April 29, 2020
Every other Tuesday night, a group of students from various cultural backgrounds gathered in the lower level of the Post Office building at ASU’s Downtown Phoenix campus for meetings of one of the location’s newest clubs: the Asian American Association.
Now with the COVID-19 pandemic, the new club has had to find new ways to continue their work in a more virtual format.
Launched earlier this semester, the club is so far the only organization on the Downtown Phoenix campus specifically focused on celebrating Asian culture. Led by President Lance Lim and Vice President Spencer McClure, the club hit the ground running to provide a social environment for students of all different backgrounds.
At its second meeting prior to the pandemic, the club spent the first 20 minutes reviewing a PowerPoint with information about Asian heritages and identities. This was promptly followed up by a more social activity: A game of Kahoot. The winner took home a grand prize of kettle corn, which was promptly shared among club members as they discussed and brainstormed activities to make their presence more known on campus.
This club helps to bolster the presence of social and cultural clubs on the Downtown Phoenix campus. According to McClure, a freshman majoring in public service and public policy, the founding members felt that campus needed a club to “bring more cultural competency to the Downtown campus overall.” In doing so they hoped to combat stereotypes and stigmas about Asian identity and hoped to plan events to further this learning.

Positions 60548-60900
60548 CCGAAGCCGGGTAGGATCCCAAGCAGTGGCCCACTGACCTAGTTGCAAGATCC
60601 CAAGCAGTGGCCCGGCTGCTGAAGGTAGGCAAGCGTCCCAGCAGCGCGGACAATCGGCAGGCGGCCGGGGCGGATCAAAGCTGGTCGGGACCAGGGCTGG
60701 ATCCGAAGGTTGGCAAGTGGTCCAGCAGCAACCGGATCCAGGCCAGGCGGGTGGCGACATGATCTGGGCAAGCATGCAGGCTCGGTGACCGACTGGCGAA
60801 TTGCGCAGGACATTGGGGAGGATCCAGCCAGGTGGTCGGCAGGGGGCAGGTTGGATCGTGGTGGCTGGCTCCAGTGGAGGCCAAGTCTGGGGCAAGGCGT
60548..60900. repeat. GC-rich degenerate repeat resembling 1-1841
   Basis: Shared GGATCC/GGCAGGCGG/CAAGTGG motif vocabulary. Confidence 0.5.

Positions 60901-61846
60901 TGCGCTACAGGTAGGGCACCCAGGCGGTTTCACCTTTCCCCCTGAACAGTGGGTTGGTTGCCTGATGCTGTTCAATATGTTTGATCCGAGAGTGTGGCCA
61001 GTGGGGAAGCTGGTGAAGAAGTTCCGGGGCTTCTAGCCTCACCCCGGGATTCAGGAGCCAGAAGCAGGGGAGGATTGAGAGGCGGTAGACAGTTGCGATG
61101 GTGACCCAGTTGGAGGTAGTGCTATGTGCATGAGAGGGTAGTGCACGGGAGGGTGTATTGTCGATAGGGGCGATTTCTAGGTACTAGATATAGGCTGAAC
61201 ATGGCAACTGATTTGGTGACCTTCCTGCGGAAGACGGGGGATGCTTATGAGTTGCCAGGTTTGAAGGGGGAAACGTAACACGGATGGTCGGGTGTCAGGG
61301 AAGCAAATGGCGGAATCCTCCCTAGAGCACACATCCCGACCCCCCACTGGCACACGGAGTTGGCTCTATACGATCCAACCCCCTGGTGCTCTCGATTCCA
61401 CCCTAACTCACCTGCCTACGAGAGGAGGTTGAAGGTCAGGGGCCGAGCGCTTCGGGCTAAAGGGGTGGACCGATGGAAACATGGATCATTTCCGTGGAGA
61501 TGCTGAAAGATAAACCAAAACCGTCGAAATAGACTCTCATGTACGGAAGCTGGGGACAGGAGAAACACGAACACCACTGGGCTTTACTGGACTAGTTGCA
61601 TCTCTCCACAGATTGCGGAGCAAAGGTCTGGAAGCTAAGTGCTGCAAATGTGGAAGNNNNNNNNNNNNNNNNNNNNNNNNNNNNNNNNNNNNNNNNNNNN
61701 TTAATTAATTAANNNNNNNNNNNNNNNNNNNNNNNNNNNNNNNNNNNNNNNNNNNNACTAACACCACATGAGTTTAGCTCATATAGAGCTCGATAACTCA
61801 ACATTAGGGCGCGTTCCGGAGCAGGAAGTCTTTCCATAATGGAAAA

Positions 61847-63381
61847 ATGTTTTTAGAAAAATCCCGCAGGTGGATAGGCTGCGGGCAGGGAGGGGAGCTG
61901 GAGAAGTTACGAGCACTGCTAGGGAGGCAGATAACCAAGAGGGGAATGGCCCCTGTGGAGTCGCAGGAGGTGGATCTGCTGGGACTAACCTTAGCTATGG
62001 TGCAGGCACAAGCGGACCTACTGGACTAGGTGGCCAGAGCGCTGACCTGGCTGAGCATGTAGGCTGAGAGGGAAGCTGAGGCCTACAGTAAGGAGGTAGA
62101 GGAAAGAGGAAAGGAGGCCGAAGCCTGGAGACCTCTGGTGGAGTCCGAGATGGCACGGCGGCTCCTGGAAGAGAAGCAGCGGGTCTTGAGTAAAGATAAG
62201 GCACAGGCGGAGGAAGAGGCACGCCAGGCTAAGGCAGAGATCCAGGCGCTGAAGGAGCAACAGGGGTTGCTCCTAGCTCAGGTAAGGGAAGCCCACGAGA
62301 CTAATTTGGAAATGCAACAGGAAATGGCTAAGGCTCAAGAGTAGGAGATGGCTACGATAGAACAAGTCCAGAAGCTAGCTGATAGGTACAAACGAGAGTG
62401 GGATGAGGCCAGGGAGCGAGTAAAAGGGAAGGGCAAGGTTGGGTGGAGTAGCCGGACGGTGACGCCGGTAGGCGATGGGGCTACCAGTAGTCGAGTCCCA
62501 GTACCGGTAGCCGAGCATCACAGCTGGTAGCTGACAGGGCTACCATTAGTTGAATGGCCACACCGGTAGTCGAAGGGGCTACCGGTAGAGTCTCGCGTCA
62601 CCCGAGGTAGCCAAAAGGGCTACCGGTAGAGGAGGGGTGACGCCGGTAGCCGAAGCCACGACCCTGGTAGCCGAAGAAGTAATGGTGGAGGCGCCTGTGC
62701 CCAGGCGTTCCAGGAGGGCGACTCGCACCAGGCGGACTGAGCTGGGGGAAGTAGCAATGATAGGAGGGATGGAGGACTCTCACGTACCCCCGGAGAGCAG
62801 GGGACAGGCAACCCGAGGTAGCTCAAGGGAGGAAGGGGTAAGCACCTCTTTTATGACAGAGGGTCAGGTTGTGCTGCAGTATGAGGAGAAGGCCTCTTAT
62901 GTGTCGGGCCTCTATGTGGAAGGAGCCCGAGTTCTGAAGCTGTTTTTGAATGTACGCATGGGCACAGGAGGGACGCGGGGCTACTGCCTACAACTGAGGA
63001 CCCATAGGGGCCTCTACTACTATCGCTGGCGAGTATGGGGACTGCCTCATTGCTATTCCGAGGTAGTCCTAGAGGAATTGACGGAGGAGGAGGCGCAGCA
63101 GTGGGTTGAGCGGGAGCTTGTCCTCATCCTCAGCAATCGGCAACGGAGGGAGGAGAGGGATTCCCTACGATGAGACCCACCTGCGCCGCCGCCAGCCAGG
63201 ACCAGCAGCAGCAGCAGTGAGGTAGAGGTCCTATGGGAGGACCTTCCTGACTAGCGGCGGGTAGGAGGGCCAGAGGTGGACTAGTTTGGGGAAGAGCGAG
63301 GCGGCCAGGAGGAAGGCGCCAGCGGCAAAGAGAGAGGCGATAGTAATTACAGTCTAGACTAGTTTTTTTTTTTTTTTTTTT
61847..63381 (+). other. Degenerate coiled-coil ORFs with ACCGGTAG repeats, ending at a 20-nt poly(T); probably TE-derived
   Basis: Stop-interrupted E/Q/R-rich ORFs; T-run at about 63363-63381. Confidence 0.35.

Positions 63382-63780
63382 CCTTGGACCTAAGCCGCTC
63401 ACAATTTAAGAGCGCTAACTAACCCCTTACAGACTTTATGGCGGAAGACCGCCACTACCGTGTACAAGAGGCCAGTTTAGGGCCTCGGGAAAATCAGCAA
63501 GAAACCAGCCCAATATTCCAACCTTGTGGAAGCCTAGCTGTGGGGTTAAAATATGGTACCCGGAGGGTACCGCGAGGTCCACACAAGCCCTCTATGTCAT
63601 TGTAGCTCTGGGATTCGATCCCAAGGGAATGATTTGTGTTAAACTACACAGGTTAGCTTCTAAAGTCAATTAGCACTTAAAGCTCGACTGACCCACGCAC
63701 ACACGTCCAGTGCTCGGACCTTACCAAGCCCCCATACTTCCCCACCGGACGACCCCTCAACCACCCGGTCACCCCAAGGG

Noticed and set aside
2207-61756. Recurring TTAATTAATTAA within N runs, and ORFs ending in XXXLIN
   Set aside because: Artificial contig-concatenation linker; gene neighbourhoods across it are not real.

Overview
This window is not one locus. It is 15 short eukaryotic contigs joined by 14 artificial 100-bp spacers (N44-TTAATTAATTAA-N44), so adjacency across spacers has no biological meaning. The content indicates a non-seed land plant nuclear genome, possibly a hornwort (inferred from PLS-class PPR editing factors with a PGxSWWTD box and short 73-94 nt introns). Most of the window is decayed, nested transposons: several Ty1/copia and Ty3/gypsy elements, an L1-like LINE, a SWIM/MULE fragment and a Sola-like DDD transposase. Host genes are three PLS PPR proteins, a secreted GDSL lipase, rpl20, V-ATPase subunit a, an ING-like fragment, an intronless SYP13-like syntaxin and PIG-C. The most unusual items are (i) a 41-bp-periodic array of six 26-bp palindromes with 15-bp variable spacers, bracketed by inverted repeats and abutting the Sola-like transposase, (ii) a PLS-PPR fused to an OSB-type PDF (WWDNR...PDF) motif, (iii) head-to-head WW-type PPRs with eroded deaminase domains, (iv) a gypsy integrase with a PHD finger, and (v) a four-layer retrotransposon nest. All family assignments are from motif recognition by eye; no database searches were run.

Another one of the club’s biggest focuses has to do with Asian identity and how that might be defined. According to second-year student and secretary Nyka Ortiz, the purpose of the club is to “provide more of an opportunity of [inclusion]”. Ortiz is currently majoring in nursing, with a minor in family and human development.
“Most of the clubs here in Downtown are more career-based. You don’t really find too many cultural clubs. That’s really important for people to come together — especially with the same identity — and to bond and be more in touch with their heritage. It’s really important to know where you come from. Providing that safe space on campus is really important,” Ortiz said.
Club leadership also hopes the association can help to be a sort of catalyst for the formation of more cultural clubs.
“An easy way to increase student engagement on the Downtown campus is to make cultural and more social-based clubs,” said freshman Hoi Ming Lee McVey, the club’s treasurer. McVey is majoring in public service and public policy.
As of right now, the club is still in its early stages, but leadership is forming some big plans for rapid growth in the coming months. This includes working closely with the ASU Downtown Undergraduate Student Government and other organizations to organize fun events on the Downtown Campus.
Especially with Asian Pacific Islander American Heritage month approaching in May, the club members have been working hard to execute their ideas. Some of these ideas include movie nights featuring movies that showcase Asian culture and identity or have had significance in the Asian-American community.
While the club is no longer holding public meetings, they have been trying to find ways to keep the Downtown community engaged. An example of this is the club teaming up with Barrett, The Honors College, to host a virtual showing of the award-winning movie “Parasite.”
Leaders encourage students of all cultural backgrounds to join and participate in events so that they might learn more about and join in celebrating the diversity of Asian cultures and identities.